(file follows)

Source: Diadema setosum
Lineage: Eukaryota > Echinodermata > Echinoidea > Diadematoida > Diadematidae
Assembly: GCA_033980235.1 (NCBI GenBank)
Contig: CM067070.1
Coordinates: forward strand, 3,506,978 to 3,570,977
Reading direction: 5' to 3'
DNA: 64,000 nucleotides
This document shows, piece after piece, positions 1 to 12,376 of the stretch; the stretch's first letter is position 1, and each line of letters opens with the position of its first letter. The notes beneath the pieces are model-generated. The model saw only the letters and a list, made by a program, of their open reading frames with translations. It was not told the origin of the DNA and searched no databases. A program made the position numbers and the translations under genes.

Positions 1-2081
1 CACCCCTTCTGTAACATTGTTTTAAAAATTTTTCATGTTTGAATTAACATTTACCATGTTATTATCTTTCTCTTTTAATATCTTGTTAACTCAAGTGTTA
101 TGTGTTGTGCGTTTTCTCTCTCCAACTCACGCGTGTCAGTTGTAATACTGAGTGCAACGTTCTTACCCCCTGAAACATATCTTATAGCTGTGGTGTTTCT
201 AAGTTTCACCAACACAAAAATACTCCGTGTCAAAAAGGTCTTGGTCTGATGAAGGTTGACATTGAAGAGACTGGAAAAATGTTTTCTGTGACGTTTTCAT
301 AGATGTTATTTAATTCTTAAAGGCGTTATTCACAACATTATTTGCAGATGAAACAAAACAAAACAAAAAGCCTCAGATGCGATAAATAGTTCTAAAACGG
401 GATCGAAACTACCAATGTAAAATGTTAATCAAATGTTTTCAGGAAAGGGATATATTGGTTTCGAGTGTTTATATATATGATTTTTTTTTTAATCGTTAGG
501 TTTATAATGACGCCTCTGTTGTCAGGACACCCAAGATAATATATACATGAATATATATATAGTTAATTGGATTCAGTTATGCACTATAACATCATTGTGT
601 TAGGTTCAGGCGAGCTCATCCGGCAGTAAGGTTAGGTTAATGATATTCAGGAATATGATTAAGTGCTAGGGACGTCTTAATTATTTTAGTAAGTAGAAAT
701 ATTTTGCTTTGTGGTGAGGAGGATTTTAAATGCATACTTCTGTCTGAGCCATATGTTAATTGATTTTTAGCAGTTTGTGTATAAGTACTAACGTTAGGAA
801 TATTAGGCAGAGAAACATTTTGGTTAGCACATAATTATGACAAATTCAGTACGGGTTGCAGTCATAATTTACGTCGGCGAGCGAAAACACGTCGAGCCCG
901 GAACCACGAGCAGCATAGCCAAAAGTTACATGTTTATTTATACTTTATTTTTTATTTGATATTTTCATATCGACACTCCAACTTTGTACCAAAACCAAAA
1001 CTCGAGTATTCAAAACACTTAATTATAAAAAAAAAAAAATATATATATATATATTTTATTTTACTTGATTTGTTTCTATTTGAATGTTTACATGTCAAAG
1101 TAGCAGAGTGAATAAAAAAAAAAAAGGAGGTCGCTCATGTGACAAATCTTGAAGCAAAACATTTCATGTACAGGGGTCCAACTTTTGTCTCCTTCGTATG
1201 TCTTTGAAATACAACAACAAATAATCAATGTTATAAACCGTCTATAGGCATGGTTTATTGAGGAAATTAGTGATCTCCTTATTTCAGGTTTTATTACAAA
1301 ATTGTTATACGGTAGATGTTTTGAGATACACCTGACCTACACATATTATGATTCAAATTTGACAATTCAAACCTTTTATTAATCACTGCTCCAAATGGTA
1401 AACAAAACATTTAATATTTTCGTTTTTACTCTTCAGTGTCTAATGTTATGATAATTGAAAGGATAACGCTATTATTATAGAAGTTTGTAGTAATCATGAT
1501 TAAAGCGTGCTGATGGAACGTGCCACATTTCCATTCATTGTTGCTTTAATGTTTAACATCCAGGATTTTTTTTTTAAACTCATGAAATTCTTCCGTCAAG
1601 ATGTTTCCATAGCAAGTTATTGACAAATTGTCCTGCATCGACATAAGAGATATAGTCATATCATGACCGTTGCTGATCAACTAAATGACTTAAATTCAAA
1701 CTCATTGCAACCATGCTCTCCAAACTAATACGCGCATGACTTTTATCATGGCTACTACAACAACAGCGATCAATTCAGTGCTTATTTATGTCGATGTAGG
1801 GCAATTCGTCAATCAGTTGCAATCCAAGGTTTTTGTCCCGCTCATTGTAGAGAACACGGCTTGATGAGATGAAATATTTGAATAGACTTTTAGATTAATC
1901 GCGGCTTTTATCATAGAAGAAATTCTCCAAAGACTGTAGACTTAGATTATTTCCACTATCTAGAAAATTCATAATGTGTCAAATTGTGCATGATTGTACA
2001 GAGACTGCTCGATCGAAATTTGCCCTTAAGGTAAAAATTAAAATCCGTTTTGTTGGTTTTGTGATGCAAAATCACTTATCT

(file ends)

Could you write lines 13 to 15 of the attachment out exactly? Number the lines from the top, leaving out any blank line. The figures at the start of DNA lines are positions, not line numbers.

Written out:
301 AGATGTTATTTAATTCTTAAAGGCGTTATTCACAACATTATTTGCAGATGAAACAAAACAAAACAAAAAGCCTCAGATGCGATAAATAGTTCTAAAACGG
401 GATCGAAACTACCAATGTAAAATGTTAATCAAATGTTTTCAGGAAAGGGATATATTGGTTTCGAGTGTTTATATATATGATTTTTTTTTTAATCGTTAGG
501 TTTATAATGACGCCTCTGTTGTCAGGACACCCAAGATAATATATACATGAATATATATATAGTTAATTGGATTCAGTTATGCACTATAACATCATTGTGT